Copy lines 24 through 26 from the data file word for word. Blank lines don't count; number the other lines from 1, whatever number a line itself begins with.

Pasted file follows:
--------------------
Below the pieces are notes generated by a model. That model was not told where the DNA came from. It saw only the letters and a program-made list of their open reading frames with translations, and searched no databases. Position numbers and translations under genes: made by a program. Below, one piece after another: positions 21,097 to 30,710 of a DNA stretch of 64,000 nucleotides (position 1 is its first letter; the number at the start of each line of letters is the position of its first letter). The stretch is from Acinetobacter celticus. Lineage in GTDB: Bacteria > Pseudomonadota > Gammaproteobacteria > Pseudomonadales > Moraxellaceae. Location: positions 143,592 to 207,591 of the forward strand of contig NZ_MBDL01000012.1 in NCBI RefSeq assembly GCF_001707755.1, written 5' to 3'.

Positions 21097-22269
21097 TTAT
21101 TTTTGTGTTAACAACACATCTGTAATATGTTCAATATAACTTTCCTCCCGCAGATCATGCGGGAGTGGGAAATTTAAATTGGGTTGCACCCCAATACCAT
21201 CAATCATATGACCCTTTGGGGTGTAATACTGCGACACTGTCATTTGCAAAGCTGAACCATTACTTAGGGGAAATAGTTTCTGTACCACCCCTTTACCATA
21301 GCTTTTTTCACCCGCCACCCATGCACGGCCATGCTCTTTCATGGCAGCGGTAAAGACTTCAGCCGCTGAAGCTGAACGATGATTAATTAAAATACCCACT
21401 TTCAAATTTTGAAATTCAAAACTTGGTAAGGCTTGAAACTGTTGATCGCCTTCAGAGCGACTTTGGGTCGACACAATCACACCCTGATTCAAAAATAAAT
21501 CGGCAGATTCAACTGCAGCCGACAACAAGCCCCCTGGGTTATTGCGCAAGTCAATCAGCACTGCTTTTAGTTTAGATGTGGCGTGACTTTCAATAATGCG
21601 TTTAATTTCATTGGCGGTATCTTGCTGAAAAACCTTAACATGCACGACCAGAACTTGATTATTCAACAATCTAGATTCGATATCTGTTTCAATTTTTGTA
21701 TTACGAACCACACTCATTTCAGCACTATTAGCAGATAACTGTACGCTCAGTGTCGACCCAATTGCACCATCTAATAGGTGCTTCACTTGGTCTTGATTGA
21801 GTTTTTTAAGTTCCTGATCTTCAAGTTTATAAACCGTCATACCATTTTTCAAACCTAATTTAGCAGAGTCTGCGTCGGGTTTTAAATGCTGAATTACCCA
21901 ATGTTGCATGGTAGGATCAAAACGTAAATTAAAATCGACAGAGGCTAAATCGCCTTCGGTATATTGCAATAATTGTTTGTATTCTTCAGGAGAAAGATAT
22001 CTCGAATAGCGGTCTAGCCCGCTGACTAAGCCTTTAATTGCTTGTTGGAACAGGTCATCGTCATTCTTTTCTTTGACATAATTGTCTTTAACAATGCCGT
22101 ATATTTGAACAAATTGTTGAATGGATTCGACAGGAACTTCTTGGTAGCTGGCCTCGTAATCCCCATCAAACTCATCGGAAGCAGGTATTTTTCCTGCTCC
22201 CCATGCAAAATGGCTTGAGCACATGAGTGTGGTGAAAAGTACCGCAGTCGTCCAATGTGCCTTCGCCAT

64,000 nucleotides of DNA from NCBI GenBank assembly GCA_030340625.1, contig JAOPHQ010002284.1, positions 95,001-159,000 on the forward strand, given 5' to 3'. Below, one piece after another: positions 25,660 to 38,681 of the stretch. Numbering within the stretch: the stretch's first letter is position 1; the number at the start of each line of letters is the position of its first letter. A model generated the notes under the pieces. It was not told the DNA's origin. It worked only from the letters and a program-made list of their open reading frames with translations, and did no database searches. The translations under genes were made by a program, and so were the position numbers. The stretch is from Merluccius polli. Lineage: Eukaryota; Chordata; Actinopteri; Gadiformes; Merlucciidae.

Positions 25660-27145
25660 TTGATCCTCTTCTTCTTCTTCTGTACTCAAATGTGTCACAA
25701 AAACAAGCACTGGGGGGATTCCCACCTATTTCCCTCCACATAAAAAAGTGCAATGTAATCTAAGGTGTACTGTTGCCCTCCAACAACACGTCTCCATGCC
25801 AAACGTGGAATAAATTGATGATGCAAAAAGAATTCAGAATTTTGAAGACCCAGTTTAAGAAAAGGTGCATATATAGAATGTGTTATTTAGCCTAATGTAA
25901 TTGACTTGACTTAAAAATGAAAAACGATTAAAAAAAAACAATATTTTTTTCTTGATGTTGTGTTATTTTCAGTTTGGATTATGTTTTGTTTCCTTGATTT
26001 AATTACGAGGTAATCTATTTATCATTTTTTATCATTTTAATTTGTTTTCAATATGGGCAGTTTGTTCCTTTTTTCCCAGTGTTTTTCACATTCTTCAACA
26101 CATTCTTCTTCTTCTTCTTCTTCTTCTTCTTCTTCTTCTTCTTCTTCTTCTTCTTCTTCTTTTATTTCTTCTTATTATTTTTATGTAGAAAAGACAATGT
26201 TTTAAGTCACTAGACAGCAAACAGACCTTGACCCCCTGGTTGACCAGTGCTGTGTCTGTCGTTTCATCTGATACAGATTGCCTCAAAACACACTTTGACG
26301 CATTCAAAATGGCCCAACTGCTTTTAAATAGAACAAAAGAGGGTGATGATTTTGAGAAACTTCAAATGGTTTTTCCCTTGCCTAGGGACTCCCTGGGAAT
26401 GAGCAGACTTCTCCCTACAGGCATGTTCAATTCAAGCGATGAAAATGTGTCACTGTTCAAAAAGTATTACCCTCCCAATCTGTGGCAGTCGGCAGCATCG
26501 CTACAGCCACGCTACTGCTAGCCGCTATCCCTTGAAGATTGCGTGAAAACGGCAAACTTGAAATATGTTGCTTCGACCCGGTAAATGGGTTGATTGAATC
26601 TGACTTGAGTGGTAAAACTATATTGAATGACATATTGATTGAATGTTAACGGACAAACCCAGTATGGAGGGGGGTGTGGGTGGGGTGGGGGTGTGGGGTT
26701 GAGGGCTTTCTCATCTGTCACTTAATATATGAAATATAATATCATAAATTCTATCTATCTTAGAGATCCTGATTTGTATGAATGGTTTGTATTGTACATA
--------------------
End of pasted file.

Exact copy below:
26201 TTTAAGTCACTAGACAGCAAACAGACCTTGACCCCCTGGTTGACCAGTGCTGTGTCTGTCGTTTCATCTGATACAGATTGCCTCAAAACACACTTTGACG
26301 CATTCAAAATGGCCCAACTGCTTTTAAATAGAACAAAAGAGGGTGATGATTTTGAGAAACTTCAAATGGTTTTTCCCTTGCCTAGGGACTCCCTGGGAAT
26401 GAGCAGACTTCTCCCTACAGGCATGTTCAATTCAAGCGATGAAAATGTGTCACTGTTCAAAAAGTATTACCCTCCCAATCTGTGGCAGTCGGCAGCATCG